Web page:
Judged by Grace • Find her on Goodreads
This has been maybe my most eventful book battle matchup thus far (all three of them, shh)…
In this round, I read Okay For Now by Gary D. Schmidt and Greenglass House by Kate Milford. At first glance, the two books don’t seem to have much in common beside the fact that they’re both middle grade novels. Okay for Now is a very heavy, realistic book that deals with a young teenage would-be thug who has just moved to a new town. Greenglass House is a winter-themed mystery with a few fantasy elements, but it deals with a few deeper issues as well.
I had a little trouble getting into Okay for Now at first. I didn’t glance at the summary at all before I read it, so the issues it dealt with came as a complete surprise to me. Doug is a young teenager whose abusive alcoholic father moves his family to a new town, where Doug deals with being the new kid, his father’s behavior, a brother who is accused of being behind a series of local robberies, and his older brother returning from Vietnam with significant injuries and PTSD. At times it was incredibly difficult to read, but it was very moving and important and wonderful and tragic. I am very, very glad I read it.
But I can’t escape this commentary without talking about the ending. At the end of the book, Doug’s father makes an anonymous tip and turns in the real culprit behind the robberies (his father and a friend had been responsible), and Lil, the girl Doug had been interested in, is diagnosed with cancer that is implied to be terminal. I was not surprised at the fact that his father and his father’s friend were responsible for the robberies. I was, however, taken by surprise when Lil was diagnosed, although looking back (after some review of the discussion on the Round 1 post) there are a few hints that Lil had some stomach problems. It’s just that the book was already dealing with such heavy subject matter that I didn’t expect this on top of it.
And there are a few ways to look at both of these plot points.
I can certainly see that Doug himself is an unreliable narrator, still a kid and wants to see his father’s transformation as real, but I was left uncomfortable with the resolution on several levels. The most important is the idea that Doug’s abusive alcoholic father suddenly had a complete change of heart, but even beyond that, my own experience just doesn’t let me buy into the idea that Doug’s father could make an anonymous tip on the robberies and have the police ignore his involvement. (The Broadway plot was also a bit much for me to buy, but I was willing to let that one go.)
As far as the the cancer plot, that mostly just did not feel like it belonged in the same book. Because the rest of the plot was so heavy, having this on top of everything else was a little bit too much for me. The book leaves it open enough that I think you could imagine a happier ending for her if you want to, but given the way the story ends and the simple reality of the time the story was set, there wouldn’t have been much else they could do for Lil.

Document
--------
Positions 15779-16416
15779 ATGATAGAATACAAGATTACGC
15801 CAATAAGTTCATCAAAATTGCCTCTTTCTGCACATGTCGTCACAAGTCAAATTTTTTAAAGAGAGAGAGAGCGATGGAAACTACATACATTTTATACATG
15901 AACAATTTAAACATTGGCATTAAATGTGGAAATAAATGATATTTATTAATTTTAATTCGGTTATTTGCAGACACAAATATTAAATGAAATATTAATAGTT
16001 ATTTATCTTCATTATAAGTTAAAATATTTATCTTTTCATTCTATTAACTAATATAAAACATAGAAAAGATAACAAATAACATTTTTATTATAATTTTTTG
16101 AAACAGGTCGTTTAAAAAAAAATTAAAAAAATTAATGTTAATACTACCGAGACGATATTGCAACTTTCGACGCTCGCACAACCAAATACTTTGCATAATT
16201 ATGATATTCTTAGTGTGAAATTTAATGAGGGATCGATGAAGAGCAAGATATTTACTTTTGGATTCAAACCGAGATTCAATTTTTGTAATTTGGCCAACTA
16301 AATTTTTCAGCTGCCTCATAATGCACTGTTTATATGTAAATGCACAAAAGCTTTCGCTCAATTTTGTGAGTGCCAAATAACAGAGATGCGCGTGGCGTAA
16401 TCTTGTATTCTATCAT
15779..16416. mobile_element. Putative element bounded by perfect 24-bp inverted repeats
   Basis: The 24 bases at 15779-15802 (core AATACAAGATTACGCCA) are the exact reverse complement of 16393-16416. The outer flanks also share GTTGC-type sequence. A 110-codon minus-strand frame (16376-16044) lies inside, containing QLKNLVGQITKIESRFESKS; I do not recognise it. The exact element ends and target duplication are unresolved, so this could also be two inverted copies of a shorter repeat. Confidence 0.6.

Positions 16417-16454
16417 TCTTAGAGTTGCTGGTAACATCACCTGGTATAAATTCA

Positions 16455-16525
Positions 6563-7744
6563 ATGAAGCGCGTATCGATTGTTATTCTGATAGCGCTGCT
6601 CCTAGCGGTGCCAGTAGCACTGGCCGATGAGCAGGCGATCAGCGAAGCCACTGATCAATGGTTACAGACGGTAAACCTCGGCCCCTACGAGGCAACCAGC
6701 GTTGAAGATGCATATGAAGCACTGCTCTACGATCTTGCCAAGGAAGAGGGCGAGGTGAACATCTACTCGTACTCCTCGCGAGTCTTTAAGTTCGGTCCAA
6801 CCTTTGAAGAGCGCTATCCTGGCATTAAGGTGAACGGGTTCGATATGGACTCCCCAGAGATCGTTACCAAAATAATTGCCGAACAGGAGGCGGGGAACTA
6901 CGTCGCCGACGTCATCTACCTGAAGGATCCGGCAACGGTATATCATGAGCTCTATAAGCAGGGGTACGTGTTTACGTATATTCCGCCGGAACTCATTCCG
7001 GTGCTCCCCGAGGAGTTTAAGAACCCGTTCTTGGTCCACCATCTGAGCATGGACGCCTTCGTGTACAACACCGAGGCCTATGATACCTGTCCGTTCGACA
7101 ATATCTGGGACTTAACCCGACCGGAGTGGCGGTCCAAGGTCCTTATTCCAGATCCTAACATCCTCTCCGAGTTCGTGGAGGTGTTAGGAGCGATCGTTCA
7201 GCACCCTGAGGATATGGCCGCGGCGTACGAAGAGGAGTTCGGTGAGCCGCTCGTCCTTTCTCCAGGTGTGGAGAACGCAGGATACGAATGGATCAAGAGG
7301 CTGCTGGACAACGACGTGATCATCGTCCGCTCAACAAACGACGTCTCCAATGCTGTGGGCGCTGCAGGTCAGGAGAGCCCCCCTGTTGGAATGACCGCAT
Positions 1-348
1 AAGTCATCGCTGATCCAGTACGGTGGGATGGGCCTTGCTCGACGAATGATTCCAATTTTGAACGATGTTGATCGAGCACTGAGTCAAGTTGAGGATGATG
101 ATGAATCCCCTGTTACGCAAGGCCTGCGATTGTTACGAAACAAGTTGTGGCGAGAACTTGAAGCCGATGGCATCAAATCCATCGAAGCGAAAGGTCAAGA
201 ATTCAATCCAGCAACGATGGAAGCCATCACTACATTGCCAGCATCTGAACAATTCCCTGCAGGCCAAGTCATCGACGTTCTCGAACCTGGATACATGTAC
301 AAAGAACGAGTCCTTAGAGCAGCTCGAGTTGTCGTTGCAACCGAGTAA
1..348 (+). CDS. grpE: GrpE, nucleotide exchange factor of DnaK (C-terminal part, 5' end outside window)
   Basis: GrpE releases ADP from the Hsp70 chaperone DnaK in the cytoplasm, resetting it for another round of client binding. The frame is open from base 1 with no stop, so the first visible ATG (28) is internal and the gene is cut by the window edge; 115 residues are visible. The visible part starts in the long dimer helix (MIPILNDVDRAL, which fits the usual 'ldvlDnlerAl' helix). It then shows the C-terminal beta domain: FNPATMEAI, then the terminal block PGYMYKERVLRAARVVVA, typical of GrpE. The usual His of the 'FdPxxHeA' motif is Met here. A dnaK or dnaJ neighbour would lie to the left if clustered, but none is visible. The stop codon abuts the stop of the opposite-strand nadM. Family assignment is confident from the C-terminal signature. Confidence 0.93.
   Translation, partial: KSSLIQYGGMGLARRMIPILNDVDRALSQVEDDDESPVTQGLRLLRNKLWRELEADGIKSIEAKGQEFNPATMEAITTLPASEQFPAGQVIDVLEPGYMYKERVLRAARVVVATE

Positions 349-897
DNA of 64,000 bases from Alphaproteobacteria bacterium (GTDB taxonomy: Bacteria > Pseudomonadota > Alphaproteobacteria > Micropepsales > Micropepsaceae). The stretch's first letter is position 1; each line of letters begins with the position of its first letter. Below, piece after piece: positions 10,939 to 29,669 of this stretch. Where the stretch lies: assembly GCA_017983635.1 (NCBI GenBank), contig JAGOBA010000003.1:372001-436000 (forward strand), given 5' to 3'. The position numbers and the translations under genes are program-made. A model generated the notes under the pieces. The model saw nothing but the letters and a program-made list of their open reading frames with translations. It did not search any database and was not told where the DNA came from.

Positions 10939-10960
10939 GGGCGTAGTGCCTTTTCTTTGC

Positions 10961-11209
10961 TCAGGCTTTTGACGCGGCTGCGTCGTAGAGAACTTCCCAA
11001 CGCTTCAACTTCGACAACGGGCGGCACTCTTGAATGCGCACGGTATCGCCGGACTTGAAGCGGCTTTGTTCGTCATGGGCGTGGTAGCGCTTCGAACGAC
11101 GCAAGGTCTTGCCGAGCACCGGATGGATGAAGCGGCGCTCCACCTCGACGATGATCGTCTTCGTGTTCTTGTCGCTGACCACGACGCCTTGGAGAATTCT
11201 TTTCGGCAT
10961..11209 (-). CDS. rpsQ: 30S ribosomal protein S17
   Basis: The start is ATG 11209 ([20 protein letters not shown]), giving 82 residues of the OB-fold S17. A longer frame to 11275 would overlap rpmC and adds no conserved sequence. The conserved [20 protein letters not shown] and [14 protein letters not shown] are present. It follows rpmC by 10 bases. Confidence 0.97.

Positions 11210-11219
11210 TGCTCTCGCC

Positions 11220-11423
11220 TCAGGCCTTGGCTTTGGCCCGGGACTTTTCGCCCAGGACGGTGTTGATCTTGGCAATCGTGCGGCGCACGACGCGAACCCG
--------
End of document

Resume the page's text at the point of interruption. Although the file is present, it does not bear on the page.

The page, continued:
Anyway, I really, really liked this book but I wish the end had been handled a little differently. One plot or the other I think I would have been fine with, but the combination of the two left me feeling a little flat after an emotionally packed story.
I struggled to get into Greenglass House initially as well. It actually took me a lot longer to get into it, but I blame that more on external factors than anything else. That, and it’s a little strange to read a decidedly winter-themed story when it is 70 degrees and sunny outside. But Greenglass House is ultimately just a cozy, fun book that follows the story of Milo, a twelve year old boy who lives with his adoptive parents at a smuggler’s inn. Right around the Christmas holidays, Milo befriends a girl named Meddy, the cook’s daughter, at the inn and they begin to play a game called Odd Trails. This ultimately leads them to a mystery that unravels over the course of the story.
Interspersed in the story are all of the guests at the inn, and that adds more fun elements in with all of the mystery. The story also touches on some issues that Milo has relating to his adoption, and while they weren’t a major focus, I appreciated how they were handled and the elements that added to the plot. It wasn’t too heavy and didn’t tie everything up neatly, and it still left plenty of room for the fun mystery feeling to stay with me as I read.
I don’t want to say too much and spoil how everything falls into place, but while I knew about part of the plot twist (I accidentally spoiled myself, which is what I get for attempting to use the GoodReads app on my phone), I can honestly say I didn’t see the rest of it coming. It’s possible that knowing part of it is why I didn’t see it coming, but for whatever reason, the surprise was really welcome and I was glad I hadn’t accidentally ruined the whole twist for myself! For all that real life distracted me from getting into the story at first, I couldn’t put it down at the end.
Now, which to choose. Ultimately, I liked both books a lot and I’m really glad I read them. It was an incredibly close call and I could have gone either way. Okay for Now is probably the more important book in spite of its flaws, but I have to give the nod to Greenglass House.